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J Am Soc Nephrol. 1999 Nov;10(11):2392-5.

Pharmacokinetics of novel erythropoiesis stimulating protein compared with epoetin alfa in dialysis patients.

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Department of Renal Medicine, King's College Hospital, London, United Kingdom.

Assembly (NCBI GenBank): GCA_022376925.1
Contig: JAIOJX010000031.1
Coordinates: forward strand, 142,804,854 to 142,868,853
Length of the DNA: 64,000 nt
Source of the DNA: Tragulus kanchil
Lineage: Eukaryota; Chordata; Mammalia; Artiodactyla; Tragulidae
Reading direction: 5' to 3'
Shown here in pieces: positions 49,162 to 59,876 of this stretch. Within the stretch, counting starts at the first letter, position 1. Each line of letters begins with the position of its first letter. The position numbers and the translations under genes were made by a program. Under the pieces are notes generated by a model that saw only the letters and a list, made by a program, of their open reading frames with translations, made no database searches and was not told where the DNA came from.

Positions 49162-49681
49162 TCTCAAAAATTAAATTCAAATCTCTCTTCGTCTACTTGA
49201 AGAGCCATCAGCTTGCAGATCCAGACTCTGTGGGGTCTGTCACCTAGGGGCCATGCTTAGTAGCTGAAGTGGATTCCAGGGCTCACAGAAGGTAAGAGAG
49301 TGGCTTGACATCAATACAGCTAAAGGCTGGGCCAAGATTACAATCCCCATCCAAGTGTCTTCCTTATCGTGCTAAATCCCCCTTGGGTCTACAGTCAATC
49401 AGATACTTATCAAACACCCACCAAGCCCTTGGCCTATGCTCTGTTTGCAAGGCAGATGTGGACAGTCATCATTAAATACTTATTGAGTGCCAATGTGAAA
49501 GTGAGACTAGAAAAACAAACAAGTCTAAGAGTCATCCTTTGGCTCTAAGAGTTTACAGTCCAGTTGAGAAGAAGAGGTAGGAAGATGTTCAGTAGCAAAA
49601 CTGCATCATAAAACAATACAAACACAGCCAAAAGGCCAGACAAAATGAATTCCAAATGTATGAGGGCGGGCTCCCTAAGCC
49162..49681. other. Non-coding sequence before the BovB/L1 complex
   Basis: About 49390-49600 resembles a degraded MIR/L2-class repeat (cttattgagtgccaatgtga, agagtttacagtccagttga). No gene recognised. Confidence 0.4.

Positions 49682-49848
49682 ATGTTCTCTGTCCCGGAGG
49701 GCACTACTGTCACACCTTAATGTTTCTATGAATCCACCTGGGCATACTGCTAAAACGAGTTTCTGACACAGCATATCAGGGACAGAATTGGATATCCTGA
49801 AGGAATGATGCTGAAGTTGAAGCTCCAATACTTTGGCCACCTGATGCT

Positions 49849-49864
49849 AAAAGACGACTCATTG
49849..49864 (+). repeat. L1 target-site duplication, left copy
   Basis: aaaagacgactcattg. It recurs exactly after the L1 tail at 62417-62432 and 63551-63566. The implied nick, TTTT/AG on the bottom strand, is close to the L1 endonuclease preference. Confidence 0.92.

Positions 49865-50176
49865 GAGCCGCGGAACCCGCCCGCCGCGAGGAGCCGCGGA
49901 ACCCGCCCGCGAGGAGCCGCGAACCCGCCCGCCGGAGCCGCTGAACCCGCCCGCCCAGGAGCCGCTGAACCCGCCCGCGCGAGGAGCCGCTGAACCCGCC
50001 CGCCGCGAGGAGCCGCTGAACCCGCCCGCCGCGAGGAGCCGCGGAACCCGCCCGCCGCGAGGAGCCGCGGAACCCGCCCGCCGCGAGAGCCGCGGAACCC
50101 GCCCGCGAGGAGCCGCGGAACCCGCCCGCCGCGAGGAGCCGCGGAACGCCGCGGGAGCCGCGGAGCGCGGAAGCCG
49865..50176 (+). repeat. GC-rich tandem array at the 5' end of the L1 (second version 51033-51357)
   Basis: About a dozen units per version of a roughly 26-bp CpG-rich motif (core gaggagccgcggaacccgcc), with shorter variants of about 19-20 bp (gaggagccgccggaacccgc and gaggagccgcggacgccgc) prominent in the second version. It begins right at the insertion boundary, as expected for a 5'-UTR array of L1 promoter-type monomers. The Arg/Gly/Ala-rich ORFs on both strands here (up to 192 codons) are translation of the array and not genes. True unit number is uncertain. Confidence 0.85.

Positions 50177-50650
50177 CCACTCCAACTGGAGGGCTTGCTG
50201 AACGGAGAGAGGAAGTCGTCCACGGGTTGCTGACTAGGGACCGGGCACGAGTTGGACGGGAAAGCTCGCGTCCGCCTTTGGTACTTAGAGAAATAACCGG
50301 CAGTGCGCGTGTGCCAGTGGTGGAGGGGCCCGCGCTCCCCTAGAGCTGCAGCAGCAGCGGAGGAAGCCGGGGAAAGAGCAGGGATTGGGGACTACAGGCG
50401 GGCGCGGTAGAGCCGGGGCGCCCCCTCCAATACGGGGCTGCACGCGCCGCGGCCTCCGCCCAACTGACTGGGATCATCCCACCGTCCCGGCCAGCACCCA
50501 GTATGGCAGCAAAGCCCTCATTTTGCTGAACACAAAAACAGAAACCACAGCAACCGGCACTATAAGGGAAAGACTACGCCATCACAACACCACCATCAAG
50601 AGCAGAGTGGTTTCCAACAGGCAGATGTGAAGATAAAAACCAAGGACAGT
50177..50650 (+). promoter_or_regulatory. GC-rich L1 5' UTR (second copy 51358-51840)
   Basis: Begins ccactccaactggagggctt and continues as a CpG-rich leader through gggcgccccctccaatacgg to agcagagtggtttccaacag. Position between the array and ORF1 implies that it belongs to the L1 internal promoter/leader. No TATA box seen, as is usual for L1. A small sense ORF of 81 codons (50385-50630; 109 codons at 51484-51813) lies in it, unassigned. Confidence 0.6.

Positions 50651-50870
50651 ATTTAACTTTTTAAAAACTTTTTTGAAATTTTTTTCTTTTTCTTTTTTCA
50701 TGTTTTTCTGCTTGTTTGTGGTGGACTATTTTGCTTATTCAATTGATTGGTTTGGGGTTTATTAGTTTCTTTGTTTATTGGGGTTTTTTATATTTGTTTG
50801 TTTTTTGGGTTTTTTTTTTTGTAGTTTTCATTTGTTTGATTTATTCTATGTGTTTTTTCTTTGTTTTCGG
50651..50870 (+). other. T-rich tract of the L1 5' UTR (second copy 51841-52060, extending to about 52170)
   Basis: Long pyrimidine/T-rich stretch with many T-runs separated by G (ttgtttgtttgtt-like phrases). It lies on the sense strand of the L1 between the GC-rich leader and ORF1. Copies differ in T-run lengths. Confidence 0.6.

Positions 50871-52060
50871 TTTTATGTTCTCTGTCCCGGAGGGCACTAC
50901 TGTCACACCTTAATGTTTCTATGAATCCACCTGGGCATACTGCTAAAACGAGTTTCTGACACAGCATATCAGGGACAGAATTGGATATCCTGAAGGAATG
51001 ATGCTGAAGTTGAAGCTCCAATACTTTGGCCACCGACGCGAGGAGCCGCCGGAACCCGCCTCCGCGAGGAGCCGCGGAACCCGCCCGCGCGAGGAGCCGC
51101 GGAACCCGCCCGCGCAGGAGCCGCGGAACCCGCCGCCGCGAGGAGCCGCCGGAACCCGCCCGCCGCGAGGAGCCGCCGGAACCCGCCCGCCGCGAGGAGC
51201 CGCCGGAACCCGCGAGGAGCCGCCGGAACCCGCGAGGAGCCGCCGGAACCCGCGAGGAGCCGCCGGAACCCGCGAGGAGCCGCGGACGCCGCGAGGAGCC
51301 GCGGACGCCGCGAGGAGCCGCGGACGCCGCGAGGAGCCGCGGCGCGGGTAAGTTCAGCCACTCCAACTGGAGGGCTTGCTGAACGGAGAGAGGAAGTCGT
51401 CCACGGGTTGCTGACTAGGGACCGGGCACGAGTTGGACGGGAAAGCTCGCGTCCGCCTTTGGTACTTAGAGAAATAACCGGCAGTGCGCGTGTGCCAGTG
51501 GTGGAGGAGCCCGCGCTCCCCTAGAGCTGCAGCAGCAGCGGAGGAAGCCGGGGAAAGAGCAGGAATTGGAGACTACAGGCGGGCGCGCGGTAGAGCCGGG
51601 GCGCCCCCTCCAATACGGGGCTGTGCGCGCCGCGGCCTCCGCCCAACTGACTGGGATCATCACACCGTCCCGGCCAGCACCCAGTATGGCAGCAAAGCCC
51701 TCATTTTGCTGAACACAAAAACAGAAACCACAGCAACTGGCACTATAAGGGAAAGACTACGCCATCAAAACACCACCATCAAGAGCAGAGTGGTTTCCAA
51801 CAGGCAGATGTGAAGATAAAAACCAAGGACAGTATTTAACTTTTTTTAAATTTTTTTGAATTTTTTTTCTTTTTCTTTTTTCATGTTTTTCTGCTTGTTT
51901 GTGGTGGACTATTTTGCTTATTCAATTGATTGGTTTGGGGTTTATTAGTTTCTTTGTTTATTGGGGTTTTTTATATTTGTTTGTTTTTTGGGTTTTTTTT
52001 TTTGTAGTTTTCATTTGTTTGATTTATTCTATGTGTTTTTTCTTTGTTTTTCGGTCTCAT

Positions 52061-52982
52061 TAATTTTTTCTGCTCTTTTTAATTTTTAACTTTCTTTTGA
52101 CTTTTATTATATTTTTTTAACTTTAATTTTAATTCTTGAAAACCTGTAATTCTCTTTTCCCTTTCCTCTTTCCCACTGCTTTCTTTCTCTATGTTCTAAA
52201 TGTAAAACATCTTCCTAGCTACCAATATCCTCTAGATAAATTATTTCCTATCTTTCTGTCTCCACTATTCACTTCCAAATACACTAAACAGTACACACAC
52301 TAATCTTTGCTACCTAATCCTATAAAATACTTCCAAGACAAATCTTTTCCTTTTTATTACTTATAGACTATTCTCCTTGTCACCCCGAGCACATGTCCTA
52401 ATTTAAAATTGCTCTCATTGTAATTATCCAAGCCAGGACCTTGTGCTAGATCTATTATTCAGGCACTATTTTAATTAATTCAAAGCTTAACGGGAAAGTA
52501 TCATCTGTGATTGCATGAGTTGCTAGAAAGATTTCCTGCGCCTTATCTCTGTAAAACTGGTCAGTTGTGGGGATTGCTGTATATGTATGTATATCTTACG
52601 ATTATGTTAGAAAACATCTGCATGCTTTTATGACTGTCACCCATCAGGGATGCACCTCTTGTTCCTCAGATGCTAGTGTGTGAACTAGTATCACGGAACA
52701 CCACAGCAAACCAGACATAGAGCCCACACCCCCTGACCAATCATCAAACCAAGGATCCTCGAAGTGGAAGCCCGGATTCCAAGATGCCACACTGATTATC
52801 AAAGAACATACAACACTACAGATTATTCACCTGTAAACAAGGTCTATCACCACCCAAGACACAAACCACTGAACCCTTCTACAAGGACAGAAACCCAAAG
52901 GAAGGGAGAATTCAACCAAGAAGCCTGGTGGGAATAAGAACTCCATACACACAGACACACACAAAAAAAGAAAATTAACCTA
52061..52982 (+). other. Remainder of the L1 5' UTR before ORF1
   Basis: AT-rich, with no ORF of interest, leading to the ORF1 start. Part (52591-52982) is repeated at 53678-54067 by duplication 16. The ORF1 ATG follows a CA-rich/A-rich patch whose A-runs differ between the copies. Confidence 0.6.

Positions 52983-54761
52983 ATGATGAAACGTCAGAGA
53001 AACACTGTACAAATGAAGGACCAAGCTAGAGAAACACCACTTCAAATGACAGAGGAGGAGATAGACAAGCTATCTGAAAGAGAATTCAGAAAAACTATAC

Novel erythropoiesis stimulating protein (NESP) is a hyperglycosylated analogue of recombinant human erythropoietin (Epoetin) which has an increased terminal half-life in animal models. The aim of this study was to extend these observations to humans. Using a double-blind, randomized, cross-over design, the single-dose pharmacokinetics of Epoetin alfa (100 U/kg) and an equivalent peptide mass of NESP were compared following intravenous bolus in 11 stable peritoneal dialysis patients. This was followed by an open-label study to determine the single-dose pharmacokinetics of an equivalent peptide mass of NESP by subcutaneous injection in six of these patients. The mean terminal half-life for intravenous NESP was threefold longer than for intravenous Epoetin (25.3 versus 8.5 h), a difference of 16.8 h (95% confidence interval, 9.4 to 24.2 h, P = 0.0008). The area under the serum concentration-time curve was significantly greater for NESP (291.0 +/- 7.6 ng x h per ml versus 131.9 +/- 8.3 ng x h per ml; mean +/- SEM; P < 0.0005), and clearance was significantly lower (1.6 +/- 0.3 ml/h per kg versus 4.0 +/- 0.3 ml/h per kg; mean +/- SEM; P < 0.0005). The volume of distribution was similar for NESP and Epoetin (52.4 +/- 2.0 ml/kg versus 48.7 +/-2.1 ml/kg; mean +/-SEM). The mean terminal half-life for subcutaneous NESP was 48.8 h. The peak concentration of subcutaneous NESP was approximately 10% of that following intravenous administration, and bioavailability was approximately 37% by the subcutaneous route. The longer half-life of NESP is likely to confer a clinical advantage over Epoetin by allowing less frequent dosing in patients treated for anemia.

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